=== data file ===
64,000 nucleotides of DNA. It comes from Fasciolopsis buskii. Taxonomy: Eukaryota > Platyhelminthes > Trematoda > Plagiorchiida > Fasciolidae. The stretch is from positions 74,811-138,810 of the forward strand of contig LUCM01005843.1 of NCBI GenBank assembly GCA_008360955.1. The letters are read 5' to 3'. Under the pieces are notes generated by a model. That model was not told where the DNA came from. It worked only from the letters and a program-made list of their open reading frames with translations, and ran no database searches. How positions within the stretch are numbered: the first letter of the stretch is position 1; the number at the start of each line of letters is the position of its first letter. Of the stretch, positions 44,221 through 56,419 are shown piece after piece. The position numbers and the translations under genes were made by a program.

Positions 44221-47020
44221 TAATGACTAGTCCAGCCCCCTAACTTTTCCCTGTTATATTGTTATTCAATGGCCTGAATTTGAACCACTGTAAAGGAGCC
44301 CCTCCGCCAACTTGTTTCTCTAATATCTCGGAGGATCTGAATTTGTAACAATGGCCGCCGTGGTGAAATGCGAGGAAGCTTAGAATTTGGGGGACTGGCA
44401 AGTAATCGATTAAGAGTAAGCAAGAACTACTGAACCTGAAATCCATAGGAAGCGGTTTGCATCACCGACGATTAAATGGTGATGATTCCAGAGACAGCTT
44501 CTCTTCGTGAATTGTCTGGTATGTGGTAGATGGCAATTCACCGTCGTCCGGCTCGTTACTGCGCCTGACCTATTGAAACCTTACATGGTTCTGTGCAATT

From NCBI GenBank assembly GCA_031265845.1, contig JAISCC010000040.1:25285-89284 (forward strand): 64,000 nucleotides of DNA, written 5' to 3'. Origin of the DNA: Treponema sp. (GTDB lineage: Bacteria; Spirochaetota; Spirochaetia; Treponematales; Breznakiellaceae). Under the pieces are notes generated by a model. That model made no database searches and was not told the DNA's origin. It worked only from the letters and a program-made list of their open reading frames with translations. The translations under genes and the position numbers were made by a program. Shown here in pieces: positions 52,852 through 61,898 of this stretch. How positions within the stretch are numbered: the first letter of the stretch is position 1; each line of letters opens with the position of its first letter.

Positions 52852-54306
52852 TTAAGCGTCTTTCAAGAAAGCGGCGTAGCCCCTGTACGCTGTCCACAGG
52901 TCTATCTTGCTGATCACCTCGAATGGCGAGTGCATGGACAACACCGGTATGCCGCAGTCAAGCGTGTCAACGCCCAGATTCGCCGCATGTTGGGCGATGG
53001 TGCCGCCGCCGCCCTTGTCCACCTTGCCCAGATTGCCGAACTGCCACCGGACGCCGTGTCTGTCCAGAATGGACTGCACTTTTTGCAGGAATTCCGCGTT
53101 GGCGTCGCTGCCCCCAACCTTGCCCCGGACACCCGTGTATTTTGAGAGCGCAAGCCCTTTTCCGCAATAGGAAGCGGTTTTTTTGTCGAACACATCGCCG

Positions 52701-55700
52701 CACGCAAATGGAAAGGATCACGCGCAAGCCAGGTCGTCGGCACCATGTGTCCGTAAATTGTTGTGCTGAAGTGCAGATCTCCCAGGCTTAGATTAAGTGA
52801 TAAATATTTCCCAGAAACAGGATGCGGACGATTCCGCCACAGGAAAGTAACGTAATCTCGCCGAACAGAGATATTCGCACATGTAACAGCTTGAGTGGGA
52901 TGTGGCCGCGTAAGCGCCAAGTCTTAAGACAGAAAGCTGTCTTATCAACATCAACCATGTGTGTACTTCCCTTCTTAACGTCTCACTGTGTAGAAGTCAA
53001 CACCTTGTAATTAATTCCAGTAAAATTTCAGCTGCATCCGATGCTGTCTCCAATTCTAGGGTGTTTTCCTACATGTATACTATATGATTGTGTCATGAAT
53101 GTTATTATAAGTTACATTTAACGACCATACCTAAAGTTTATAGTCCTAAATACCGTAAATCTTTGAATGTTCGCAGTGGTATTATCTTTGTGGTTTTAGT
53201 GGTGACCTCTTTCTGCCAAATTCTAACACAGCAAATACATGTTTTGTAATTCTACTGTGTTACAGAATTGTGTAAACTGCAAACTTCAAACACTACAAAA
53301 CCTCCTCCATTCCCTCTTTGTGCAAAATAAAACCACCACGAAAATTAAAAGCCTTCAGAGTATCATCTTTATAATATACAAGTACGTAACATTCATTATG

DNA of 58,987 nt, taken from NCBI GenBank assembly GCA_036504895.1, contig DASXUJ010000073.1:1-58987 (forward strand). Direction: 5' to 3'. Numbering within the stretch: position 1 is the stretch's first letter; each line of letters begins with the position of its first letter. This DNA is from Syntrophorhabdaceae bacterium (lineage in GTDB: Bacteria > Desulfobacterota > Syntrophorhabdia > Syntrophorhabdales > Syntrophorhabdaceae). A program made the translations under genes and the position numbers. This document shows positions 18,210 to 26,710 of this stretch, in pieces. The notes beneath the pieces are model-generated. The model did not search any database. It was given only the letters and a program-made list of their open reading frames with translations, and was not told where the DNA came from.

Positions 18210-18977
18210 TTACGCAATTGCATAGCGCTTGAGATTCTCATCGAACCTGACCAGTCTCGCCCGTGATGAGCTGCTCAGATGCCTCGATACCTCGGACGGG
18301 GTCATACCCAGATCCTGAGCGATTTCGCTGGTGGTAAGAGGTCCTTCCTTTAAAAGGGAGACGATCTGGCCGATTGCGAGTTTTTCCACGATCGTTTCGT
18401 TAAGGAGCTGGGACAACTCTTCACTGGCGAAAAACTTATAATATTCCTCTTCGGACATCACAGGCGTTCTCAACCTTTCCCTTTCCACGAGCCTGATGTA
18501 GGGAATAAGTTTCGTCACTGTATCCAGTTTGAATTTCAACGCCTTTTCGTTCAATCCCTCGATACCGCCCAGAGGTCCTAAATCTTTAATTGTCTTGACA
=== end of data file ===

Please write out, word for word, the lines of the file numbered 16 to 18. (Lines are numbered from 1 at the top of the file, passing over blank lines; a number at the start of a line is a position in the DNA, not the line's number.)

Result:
52901 TGTGGCCGCGTAAGCGCCAAGTCTTAAGACAGAAAGCTGTCTTATCAACATCAACCATGTGTGTACTTCCCTTCTTAACGTCTCACTGTGTAGAAGTCAA
53001 CACCTTGTAATTAATTCCAGTAAAATTTCAGCTGCATCCGATGCTGTCTCCAATTCTAGGGTGTTTTCCTACATGTATACTATATGATTGTGTCATGAAT
53101 GTTATTATAAGTTACATTTAACGACCATACCTAAAGTTTATAGTCCTAAATACCGTAAATCTTTGAATGTTCGCAGTGGTATTATCTTTGTGGTTTTAGT